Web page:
Let’s face it, as a startup in the health care space, it’s not easy to land a first pilot to demonstrate the value your new technology, much less get paid for one. Strict federal regulations, billion dollar EMR implementations, and the fear of privacy leaks have made our nation’s providers very risk averse and extremely cautious about working with early stage health tech companies. Implementing new technologies in hospitals, where there are strict IT guidelines relating to ensuring patient data privacy and heavy bureaucracy, is difficult. Large hospital systems and other health care service organizations simply do not have the bandwidth or resources to guide companies through these challenges and therefore are reluctant to partner with early stage companies.
What results is a problem we are all too familiar with – failure of new technologies to diffuse into the market. Startups face the classic chicken and egg problem. As a startup, you need some traction, or proof of evidence that your technology brings some value to your customer. But in order to show that you bring value, a startup needs to test out the technology in the health care setting. Houston, we have a problem!
The New York City Economic Development Corporation (NYCEDC), a non-profit that aims to catalyze economic growth in New York City’s five boroughs, recognized this problem early on and decided to tackle the issue head-on. After many health care stakeholder working groups and other research, NYCEDC launched PILOT Health Tech NYC in collaboration with Health 2.0, Blueprint Health, and Startup Health. PILOT Health Tech NYC matches early-stage health care technology companies (‘innovators’) with key NYC health care service organizations or individuals (‘hosts’), including hospitals, physician clinics, payors, pharma companies, and nursing associations. NYCEDC will fund approximately 10 innovative NYC-based pilot projects with up to $100,000 each. That funding is equity free and acts like a milestone based grant that can be split between the ‘host’ and the ‘innovator’ as they see fit.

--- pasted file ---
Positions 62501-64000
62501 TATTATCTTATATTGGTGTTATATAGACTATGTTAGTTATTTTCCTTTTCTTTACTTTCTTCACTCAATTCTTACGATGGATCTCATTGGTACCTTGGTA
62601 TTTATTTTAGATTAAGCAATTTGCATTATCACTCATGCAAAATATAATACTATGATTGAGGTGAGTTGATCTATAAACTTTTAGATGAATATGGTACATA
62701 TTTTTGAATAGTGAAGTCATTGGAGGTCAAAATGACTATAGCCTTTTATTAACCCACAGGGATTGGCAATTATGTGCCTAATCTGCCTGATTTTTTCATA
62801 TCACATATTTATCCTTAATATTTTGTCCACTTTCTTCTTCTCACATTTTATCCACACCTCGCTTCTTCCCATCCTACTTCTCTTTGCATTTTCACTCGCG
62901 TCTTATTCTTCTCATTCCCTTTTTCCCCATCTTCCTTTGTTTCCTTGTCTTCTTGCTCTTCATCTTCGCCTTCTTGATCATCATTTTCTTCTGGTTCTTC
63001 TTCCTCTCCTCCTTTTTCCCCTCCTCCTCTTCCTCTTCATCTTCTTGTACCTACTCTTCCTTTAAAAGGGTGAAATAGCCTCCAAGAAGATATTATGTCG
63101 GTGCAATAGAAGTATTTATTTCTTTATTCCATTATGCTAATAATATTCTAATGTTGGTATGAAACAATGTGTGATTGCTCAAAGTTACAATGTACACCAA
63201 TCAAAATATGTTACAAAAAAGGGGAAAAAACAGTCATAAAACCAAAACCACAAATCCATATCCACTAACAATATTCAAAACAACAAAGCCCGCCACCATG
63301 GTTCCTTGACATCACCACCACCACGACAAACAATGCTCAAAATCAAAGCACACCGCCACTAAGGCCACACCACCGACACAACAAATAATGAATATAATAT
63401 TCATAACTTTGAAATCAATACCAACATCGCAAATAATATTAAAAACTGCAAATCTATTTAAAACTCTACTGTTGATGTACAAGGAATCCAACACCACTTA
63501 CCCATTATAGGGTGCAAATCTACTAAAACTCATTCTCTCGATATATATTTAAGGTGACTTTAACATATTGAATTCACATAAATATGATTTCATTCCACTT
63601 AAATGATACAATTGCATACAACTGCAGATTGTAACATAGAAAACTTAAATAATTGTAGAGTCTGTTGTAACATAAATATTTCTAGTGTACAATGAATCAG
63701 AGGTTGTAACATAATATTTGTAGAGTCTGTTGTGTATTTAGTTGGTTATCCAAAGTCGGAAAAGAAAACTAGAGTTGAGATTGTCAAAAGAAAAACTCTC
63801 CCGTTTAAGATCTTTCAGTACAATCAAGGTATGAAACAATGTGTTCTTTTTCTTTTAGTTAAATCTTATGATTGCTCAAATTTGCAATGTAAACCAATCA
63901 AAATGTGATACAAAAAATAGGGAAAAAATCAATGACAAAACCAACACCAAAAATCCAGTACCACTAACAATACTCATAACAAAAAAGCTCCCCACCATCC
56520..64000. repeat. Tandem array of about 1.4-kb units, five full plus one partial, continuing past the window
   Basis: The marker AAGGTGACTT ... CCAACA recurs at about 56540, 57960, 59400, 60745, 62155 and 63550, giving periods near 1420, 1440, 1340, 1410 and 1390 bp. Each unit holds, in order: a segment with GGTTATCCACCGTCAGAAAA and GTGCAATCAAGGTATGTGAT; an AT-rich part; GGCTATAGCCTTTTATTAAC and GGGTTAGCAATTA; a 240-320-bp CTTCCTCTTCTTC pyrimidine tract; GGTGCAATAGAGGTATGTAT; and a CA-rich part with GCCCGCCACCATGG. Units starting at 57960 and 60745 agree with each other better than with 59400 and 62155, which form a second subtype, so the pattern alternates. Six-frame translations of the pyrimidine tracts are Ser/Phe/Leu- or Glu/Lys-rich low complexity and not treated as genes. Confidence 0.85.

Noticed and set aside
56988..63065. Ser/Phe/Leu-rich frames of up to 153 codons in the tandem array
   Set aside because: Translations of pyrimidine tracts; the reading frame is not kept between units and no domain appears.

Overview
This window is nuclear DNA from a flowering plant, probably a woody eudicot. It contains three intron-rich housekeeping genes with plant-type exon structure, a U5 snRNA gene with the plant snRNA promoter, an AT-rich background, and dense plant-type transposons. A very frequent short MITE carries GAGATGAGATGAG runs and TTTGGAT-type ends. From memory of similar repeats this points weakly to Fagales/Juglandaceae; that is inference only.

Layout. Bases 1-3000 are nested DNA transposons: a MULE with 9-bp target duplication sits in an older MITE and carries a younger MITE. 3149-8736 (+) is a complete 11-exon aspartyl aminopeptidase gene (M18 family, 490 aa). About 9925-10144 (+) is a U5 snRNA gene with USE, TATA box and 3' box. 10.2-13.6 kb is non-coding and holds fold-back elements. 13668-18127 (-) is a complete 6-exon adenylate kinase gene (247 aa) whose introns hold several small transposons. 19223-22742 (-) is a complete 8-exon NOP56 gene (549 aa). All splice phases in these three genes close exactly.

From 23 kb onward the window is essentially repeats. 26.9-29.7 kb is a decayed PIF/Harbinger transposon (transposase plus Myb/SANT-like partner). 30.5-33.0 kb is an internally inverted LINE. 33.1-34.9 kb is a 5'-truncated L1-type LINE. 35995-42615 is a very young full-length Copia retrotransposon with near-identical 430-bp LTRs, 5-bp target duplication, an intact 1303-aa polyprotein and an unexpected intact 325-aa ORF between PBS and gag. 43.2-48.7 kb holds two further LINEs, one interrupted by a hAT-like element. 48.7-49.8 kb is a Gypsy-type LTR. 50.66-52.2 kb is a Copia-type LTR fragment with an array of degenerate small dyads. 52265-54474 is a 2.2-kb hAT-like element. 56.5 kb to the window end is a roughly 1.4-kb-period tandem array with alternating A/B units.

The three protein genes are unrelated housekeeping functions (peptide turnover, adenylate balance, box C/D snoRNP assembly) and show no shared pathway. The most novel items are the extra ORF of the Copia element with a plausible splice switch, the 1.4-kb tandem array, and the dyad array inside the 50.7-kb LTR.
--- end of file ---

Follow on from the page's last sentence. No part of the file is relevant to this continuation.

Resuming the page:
And the best part – the program will help facilitate connections between ‘innovators’ and ‘hosts’ via matchmaking events to promote formation of partnerships. For most startups, that eliminates months (if not years) of cold-calling and precious business development resources.
Last week, 17 NYC-based ‘host’ organizations selected over 85 ‘innovators’ from NYC and all over the country whose products aligned with their needs. ‘Hosts’ included large provider groups like New York Presbyterian, Maimonides, Continuum Health Partners, Montefiore, academic institutions like Pace University and Weill Cornell Medical College, as well as the pharmaceutical company, Novartis. Over the course of two days of matchmaking held at the Alexandria Center for Life Science – NYC and at Blueprint Health in SoHo, 190 structured 15-minute meetings took place and brought a flurry of excitement to both sides.
With the matchmaking completed, the hosts are tasked with selecting one or more companies to pilot with and applying jointly to the PILOT program by the May 27th deadline. Though, it should be noted that interested participants do not need to go through the formal matchmaking process to apply to the program. The up to $100,000 in funding will cover the cost of carrying out the pilot for both parties. That includes hours spent on implementing the pilot, allocating technical and non-technical resources, reporting on the results and more.
The PILOT organizers are excited to see the pilot proposals that come out of these matchmaking efforts both inside and outside the scope of the program. Apply now to take advantage of this unique opportunity to improve the health care system for New York City and beyond!
Categories: Health 2.0